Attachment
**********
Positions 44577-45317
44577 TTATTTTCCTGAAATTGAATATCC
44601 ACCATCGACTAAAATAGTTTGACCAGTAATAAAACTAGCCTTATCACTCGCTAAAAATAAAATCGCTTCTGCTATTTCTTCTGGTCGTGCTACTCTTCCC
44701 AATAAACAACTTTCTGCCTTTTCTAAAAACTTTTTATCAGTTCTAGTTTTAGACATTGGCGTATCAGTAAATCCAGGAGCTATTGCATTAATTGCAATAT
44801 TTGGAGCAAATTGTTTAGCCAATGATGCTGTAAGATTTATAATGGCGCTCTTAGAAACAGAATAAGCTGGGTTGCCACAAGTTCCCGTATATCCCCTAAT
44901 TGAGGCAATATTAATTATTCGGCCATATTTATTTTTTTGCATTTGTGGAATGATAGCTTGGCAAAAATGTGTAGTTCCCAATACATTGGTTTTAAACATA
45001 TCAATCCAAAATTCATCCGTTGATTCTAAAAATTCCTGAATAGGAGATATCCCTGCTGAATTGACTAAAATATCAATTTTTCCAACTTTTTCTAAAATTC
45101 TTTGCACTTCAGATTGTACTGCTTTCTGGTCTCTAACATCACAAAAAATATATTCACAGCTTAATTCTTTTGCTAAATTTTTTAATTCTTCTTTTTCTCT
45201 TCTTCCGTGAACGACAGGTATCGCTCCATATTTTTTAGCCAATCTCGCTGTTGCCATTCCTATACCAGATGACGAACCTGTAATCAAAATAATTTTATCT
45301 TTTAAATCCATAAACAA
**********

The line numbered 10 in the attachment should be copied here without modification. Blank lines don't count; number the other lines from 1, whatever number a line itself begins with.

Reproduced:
45301 TTTAAATCCATAAACAA